On February 22, I wrote a post called “Yanukovych Legally Still Is President of Ukraine.” To put it mildly, it kind of went viral. I don’t mean viral as in millions of views (I’ve never had that many views before!), but I had a substantial number of views on this post. Heck, I even made it to the front page of Google News the day I published it. So my first order of business is to thank everyone who shared it. You know who you are. Mark shared it on his blog (twice, I think). A commenter by the name of Rob shared my post on a few forums. Other hits came in through Facebook, so at least one person shared it on there. Again, thank you so much for sharing and reading. It really means a lot to me.
As a lot of events have happened since February 22, I thought I’d post an update with my thoughts on Ukraine. So here goes:
- I stand by what I said in the aforementioned post, i.e. that Yanukovych was illegally deposed. You can love him or hate him, but the fact remains that his ouster was not legal.
- Yanukovych was fairly elected in 2010. This fact caused controversy on Twitter about a week ago when I mentioned it. I was accused of being “ignorant” and worse. This is not an opinion, though—at least, it’s not my opinion. International observers said the election was free and fair. Again, if you don’t agree, that’s okay. Just don’t blame me for saying it. Take it up with the international observers.
- I wouldn’t support Yanukovych in a future election. Yes, it may be surprising, but I actually think it’s better for Ukraine if he goes. I just wish it had been done legally. For a fledgling democracy such as Ukraine, it is important to elect leaders and remove them in accordance with the law. Otherwise, what’s the point of having a constitution if one is going to ignore the rule of law on certain occasions?
- The protestors were not peaceful. A lot of people in the West try to paint them as martyrs murdered by a dictatorial regime. This is patently untrue. The news just broke today that those snipers so condemned by the international community were, in fact, acting on the protestors’ orders, not Viktor Yanukovych’s.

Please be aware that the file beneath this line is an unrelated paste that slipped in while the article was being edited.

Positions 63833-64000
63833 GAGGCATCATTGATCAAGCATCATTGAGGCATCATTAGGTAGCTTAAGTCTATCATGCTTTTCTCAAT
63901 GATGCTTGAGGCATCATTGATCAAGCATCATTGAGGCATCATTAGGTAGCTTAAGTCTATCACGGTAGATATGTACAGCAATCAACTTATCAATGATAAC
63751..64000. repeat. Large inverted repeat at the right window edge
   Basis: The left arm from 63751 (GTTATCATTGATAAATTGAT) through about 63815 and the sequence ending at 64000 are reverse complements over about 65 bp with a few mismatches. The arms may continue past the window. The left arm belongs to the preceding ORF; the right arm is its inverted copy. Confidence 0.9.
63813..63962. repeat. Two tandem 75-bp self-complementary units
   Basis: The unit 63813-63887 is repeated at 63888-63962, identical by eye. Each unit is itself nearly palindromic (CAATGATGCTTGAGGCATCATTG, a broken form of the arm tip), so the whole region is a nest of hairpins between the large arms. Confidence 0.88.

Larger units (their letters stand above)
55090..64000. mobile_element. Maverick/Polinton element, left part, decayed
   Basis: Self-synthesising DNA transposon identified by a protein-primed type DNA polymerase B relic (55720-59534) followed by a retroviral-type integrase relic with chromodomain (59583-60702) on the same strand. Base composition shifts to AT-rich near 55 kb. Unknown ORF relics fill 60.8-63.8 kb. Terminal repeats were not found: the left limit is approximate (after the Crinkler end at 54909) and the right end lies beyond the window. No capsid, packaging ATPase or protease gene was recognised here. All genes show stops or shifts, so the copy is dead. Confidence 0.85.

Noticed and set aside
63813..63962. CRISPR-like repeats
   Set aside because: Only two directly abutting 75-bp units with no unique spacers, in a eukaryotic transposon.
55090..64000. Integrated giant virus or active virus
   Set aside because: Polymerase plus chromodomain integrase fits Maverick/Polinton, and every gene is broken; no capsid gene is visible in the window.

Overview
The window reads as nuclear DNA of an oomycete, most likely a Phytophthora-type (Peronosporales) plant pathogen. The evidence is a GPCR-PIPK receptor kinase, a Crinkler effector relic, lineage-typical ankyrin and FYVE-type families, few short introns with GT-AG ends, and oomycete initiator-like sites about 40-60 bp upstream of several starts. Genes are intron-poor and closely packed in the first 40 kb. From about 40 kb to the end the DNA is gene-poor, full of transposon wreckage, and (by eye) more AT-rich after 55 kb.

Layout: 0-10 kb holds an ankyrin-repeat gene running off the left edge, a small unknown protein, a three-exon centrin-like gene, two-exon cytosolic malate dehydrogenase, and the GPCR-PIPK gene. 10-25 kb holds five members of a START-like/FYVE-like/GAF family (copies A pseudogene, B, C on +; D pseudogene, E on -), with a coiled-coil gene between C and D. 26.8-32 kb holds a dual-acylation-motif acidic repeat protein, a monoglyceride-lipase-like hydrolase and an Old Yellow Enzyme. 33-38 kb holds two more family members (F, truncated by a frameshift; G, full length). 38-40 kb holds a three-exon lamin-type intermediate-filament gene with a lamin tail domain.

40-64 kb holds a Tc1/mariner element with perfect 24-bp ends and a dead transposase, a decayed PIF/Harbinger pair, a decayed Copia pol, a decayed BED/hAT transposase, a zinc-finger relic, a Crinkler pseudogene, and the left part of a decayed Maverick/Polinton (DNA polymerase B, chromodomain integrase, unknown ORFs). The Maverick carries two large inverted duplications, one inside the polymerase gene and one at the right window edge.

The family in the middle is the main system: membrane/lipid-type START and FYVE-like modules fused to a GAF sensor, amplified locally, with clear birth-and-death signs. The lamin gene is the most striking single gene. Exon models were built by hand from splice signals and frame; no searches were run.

- The old government was corrupt, but the new government won’t be much better. That is the main reason why I am so disgusted with Ukrainian politics. It’s corrupt to the core. Do you really believe Tymoshenko or Yatsyenyuk will be any better for the country? Corruption runs so deep over there. It’s really depressing if you sit down and think about it.
- There are troubling anti-Semitic elements in the protest movement. The main culprit is the Svoboda [Freedom] party, led by Oleg Tyagnibok. Tyagnibok has a history of making anti-Semitic statements, such as: “They were not afraid and we should not be afraid. They took their automatic guns on their necks and went into the woods, and fought against the Moskali, Germans, Kikes and other scum who wanted to take away our Ukrainian state.”* What a lovely individual, right?
- There was Western involvement in the protests. As in, the EU and the US supported the protestors.
- I have deeply mixed feelings about the Russian incursion into Crimea. I don’t want there to be a war or anyone else dying. The main question for me is: does Crimea want to join Russia? Technically, if the Crimeans want to secede, it’s hypocritical for the West to condemn that because of our record on supporting Kosovo’s secession. Right now, what I’m most unsure of is whether there is a majority in Crimea in favor of leaving Ukraine and joining Russia.
That’s all I have for now. Honestly, I am just so annoyed about what’s going on over there and the shoddy coverage in our media. It frustrates me immensely.
*Original text: Вони не боялися, як і ми зараз не маємо боятися, вони взяли автомат на шию і пішли в ті ліси, вони готувалися і боролися з москалями, боролися з німцями, боролися з жидвою і з іншою нечистю, яка хотіла забрати в нас нашу українську державу. Found here. Aside from insulting Jews, he also insulted Russians—Moskali is an insulting word in Ukrainian that refers to Russian people.